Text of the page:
Tester asks Rehberg for outside group ceasefire in Montana

The penalty would be limited to $250,000 and once the deal is broken both campaigns would be freed from its restrictions. Rehberg recently called for disclosure of donations to all outside groups, and said that the campaigns were "along for the ride" when it came to big outside spending.


Here's the full letter Tester sent to Rehberg:

I appreciated your comments in the Flathead Beacon last month about third-party expenditures—that you and I are “along for the ride” when it comes to the attack ads neither of us control.

I imagine Montanans are telling you what they’re telling me: these attack ads distract from the issues Montanans truly care about.  It’s a shame that third-party organizations are allowed to pollute our records and drag our character through the mud with no transparency and no accountability.

Montanans take great pride in our state’s century-old law banning corporate control over our elections.  They passed our law after wealthy corporations literally bought Montana’s elections and power and influence in Washington.  You and I should do everything possible to prevent that from happening ever again.

That’s why I’m offering an unprecedented agreement between you and me for this historic election year: Let’s reject and work to keep all third-party radio and TV ads about you and me out of Montana.  Let’s reject efforts by outside groups to undermine Montana’s tradition of elections decided by people—not corporations.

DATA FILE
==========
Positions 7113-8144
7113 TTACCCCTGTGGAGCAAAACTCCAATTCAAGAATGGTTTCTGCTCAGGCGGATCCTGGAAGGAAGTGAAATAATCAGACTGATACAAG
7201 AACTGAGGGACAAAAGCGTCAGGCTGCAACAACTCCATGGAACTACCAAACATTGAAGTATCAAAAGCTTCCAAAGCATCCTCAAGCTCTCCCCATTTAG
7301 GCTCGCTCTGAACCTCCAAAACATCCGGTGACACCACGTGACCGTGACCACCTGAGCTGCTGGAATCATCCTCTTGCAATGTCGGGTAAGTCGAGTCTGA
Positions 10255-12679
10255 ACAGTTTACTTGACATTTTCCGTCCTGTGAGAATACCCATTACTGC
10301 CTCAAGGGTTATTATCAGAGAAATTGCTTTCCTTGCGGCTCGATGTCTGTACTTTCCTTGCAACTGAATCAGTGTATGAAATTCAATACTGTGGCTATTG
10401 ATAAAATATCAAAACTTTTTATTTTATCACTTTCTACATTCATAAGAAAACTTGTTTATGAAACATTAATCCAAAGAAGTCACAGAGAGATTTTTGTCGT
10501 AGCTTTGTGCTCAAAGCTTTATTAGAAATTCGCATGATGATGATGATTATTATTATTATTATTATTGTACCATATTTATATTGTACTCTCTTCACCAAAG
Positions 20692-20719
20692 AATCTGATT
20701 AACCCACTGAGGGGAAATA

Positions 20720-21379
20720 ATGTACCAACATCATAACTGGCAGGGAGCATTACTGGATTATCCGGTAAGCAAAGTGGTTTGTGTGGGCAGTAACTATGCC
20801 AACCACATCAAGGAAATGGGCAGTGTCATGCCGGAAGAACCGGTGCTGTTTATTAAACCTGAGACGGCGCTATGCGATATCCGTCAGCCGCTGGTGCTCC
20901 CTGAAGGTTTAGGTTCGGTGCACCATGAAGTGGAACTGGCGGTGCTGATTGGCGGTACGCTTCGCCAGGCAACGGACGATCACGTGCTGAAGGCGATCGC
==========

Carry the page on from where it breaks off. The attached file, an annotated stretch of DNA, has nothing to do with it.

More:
I’ve enclosed an agreement that puts some real skin in the game, to give all third-party organizations—those that support you and those that support me—a powerful incentive to keep their advertising away from Montana airwaves.  I’ve already signed it, and I look forward to you joining me.

Let’s let only you and me—and our campaigns—do the work of illuminating the issues and the differences that separate us.  Such an agreement will give Montanans a clear choice on November 6 without the influence of third-parties willing to secretly spend millions of dollars trying to influence voters.

Given that more than $1 million in attack ads have run against both of us, I believe this agreement is fair, and I’m not looking to start a series of counter-proposals designed only to make headlines.  I’m interested in a real, good-faith commitment for both of us to campaign on our records, without the influence of third-party organizations.

Rather than just go “along for the ride,” let’s do our part to steer this campaign toward Montana’s values of honesty, accountability and transparency in elections.  The people we serve deserve no less.

If you don’t agree to this agreement by Friday at 5:00 p.m. MST, I will assume you are not willing to participate.  I look forward to hearing from you soon.